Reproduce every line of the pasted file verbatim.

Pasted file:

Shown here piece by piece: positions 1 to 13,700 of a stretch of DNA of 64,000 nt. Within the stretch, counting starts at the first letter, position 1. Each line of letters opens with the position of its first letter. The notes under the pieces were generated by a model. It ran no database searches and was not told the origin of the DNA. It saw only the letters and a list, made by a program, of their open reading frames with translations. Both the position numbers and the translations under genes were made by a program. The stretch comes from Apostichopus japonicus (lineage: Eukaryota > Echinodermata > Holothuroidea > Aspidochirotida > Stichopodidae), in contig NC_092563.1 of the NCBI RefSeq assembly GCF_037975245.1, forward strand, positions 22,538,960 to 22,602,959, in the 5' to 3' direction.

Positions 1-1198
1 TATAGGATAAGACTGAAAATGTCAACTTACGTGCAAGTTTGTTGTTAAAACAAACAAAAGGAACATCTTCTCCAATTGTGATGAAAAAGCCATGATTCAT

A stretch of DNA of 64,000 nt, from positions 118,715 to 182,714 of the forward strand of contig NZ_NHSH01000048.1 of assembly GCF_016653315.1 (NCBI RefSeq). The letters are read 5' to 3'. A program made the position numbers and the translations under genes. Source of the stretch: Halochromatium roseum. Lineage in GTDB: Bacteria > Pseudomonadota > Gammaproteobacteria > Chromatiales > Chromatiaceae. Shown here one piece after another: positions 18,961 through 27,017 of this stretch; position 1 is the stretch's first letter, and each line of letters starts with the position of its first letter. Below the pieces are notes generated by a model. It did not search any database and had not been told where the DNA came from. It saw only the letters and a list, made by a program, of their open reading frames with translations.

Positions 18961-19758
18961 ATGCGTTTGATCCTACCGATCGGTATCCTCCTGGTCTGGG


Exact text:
Shown here piece by piece: positions 1 to 13,700 of a stretch of DNA of 64,000 nt. Within the stretch, counting starts at the first letter, position 1. Each line of letters opens with the position of its first letter. The notes under the pieces were generated by a model. It ran no database searches and was not told the origin of the DNA. It saw only the letters and a list, made by a program, of their open reading frames with translations. Both the position numbers and the translations under genes were made by a program. The stretch comes from Apostichopus japonicus (lineage: Eukaryota > Echinodermata > Holothuroidea > Aspidochirotida > Stichopodidae), in contig NC_092563.1 of the NCBI RefSeq assembly GCF_037975245.1, forward strand, positions 22,538,960 to 22,602,959, in the 5' to 3' direction.

Positions 1-1198
1 TATAGGATAAGACTGAAAATGTCAACTTACGTGCAAGTTTGTTGTTAAAACAAACAAAAGGAACATCTTCTCCAATTGTGATGAAAAAGCCATGATTCAT

A stretch of DNA of 64,000 nt, from positions 118,715 to 182,714 of the forward strand of contig NZ_NHSH01000048.1 of assembly GCF_016653315.1 (NCBI RefSeq). The letters are read 5' to 3'. A program made the position numbers and the translations under genes. Source of the stretch: Halochromatium roseum. Lineage in GTDB: Bacteria > Pseudomonadota > Gammaproteobacteria > Chromatiales > Chromatiaceae. Shown here one piece after another: positions 18,961 through 27,017 of this stretch; position 1 is the stretch's first letter, and each line of letters starts with the position of its first letter. Below the pieces are notes generated by a model. It did not search any database and had not been told where the DNA came from. It saw only the letters and a list, made by a program, of their open reading frames with translations.

Positions 18961-19758
18961 ATGCGTTTGATCCTACCGATCGGTATCCTCCTGGTCTGGG